MICHAEL WANG, a young Californian, came second in his class of 1,002 students; his ACT score was 36, the maximum possible; he sang at Barack Obama’s inauguration; he got third place in a national piano contest; he was in the top 150 of a national maths competition; he was in several national debating-competition finals. But when it came to his university application he faced a serious disappointment for the first time in his glittering career. He was rejected by six of the seven Ivy League colleges to which he applied.

“I saw people less qualified than me get better offers,” says Mr Wang. “At first I was just angry. Then I decided to turn that anger to productive use.” He wrote to the universities concerned. “I asked: what more could I have done to get into your college? Was it based on race, or what was it based on?” He got vague responses—or none. So he complained to the Department of Education. Nothing came of it. “The department said they needed a smoking gun.”

In May this year Mr Wang joined a group of 64 Asian-American organisations that made a joint complaint to the Department of Education against Harvard, alleging racial discrimination. That follows a lawsuit filed last year against Harvard and the University of North Carolina by a group of Asian-American students making similar charges. The department rejected the claim in July, but another two complaints have since been filed by Asian-Americans, one against Harvard and one against nine other universities.

…The Japanese—the only Asian group mostly born in America and more likely than not to marry a non-Asian—are closer in attitudes and educational level to the American population as a whole. But on average Asian-Americans are unusually well educated, prosperous, married, satisfied with their lot and willing to believe in the American dream: 69% of Asians, compared with 58% of the general public, think that “most people who want to get ahead can make it if they are willing to work hard.”

It is their educational outperformance that is most remarkable: 49% of Asian-Americans have a bachelor’s degree, compared with 28% of the general population. degree, compared with 30% of recent non-Asian migrants.

Why do they do so well? …Their data suggested that Asian outperformance is thanks in large part to hard work. Ms Hsin and Ms Xie’s study showed a sizeable gap in effort between Asian and white children, which grew during their school careers

…Thanks to such pressures and hard work, many Asian-Americans do end up in top universities—but not as many as their high-school performance would seem to merit. Some Asians allege that the Ivy Leagues have put an implicit limit on the number of Asians they will admit. They point to Asians’ soaring academic achievements and to the work of Thomas Espenshade and Alexandria Walton Radford of Princeton, who looked at the data on admissions and concluded that Asian-Americans need 140 SAT points out of 1,600 more than whites to get a place at a private university, and that blacks need 310 fewer points. Yet in California, where public universities are allowed to use economic but not racial criteria in admissions, 41% of Berkeley’s enrolments in 2014 were Asian-Americans and at the California Institute of Technology 44% were (see chart).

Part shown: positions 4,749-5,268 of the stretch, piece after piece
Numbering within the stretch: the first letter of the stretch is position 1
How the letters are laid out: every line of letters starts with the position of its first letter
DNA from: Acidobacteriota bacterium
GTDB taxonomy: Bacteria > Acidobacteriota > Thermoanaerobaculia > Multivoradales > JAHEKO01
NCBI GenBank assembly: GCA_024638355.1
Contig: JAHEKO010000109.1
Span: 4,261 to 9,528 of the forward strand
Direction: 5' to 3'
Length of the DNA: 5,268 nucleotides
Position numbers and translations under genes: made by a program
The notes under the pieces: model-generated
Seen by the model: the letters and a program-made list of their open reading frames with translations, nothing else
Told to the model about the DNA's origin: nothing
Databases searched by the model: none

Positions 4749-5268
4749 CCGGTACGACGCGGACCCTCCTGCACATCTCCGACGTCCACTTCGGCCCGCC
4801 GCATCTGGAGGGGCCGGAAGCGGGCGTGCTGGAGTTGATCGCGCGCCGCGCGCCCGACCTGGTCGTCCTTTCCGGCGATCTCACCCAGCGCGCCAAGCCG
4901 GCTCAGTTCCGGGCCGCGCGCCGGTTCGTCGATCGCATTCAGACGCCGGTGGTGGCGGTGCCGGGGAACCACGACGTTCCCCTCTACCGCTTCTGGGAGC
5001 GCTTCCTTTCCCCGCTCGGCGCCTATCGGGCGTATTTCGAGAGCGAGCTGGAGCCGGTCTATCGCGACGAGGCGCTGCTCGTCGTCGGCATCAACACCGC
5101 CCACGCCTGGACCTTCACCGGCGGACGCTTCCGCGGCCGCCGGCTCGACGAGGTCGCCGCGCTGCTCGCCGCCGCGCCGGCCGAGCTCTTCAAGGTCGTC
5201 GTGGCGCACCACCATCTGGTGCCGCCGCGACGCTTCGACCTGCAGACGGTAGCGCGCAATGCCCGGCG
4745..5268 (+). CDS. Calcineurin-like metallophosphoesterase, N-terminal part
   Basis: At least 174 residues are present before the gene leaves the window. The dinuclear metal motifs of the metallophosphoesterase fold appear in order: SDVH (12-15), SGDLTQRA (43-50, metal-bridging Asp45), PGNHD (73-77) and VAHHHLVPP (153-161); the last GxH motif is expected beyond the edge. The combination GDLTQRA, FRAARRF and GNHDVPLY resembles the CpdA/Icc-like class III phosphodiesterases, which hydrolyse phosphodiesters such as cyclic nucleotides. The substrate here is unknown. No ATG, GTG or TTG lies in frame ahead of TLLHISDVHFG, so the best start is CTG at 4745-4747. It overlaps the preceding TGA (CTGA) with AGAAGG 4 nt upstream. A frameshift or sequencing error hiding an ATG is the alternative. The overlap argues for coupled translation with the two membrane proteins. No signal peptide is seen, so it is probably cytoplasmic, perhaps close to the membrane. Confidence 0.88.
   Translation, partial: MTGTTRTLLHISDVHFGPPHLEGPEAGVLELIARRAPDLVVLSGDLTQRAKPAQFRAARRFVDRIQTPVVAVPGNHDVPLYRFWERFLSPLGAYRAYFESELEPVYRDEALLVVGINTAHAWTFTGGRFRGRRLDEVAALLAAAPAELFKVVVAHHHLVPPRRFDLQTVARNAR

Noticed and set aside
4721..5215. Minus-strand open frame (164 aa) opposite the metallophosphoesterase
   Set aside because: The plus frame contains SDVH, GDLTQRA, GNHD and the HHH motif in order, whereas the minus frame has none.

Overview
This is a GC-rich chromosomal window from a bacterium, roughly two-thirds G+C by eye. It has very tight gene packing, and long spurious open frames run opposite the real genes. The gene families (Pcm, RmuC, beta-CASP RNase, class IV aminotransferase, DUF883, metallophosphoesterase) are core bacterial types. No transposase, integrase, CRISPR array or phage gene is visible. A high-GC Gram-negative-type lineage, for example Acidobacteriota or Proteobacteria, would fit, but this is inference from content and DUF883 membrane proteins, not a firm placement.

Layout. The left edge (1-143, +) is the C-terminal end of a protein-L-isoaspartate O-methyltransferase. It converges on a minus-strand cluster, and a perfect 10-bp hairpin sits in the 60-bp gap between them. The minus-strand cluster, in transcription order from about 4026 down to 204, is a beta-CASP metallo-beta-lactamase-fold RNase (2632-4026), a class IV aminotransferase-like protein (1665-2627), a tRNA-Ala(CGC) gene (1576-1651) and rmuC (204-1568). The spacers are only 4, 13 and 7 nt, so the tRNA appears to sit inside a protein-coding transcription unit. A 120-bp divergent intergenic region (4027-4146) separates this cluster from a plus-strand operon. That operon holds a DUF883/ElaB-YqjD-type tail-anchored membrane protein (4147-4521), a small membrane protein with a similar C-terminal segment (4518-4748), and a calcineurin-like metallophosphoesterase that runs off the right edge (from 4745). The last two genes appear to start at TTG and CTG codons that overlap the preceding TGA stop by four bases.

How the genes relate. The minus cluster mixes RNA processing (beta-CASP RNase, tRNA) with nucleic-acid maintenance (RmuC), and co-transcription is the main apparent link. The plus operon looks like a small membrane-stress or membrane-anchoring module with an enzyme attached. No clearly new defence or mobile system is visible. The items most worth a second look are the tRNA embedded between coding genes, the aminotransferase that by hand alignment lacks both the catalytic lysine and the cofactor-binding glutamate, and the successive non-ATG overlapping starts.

Racial prejudice of the sort that Jews faced may or may not be part of the problem, but affirmative action certainly is. Top universities tend to admit blacks and Hispanics with lower scores because of their history of disadvantage; and once the legacies, the sports stars, the politically well-connected and the rich people likely to donate new buildings (few of whom tend to be Asian) have been allotted their places, the number for people who are just high achievers is limited.

Several states have banned the use of race as a criterion for admission to their public institutions and there have been several lawsuits against affirmative action.

For the moment the court has taken the view that universities may take race into account, but racial quotas are not on. The Ivies deny running a racial quota. But in its comment on the Asian groups’ complaint, Harvard defends the use of race as a criterion in admission—“a class that is diverse on multiple dimensions, including on race, transforms the educational experience of students from every background and prepares our graduates for an increasingly pluralistic world”—and describes its admissions process as “holistic”, meaning it takes into account considerations wider than mere test scores.

Many Asian parents think this is wrong. They woke up a long time ago to the need to counter the stereotype of the maths-nerd Asian who does nothing but work, and encouraged their children to diversify—into music, debating, charity work, sports, everything that is supposed to increase students’ chances of admission. But many who have excelled in those areas, including Mr Wang and Irene Liu, a student from Massachusetts with a similarly stellar CV, were rejected by the Ivy League. Ms Liu’s mother, Tricia, says, “I feel angry about it. We came for the American dream: you work hard, you do well. This just doesn’t add up.” Irene has accepted a place at a top Canadian university, and is happy about it. Her mother isn’t: “It breaks my heart that she’s going abroad. If she had gone to Harvard, I could have brought her dumplings.”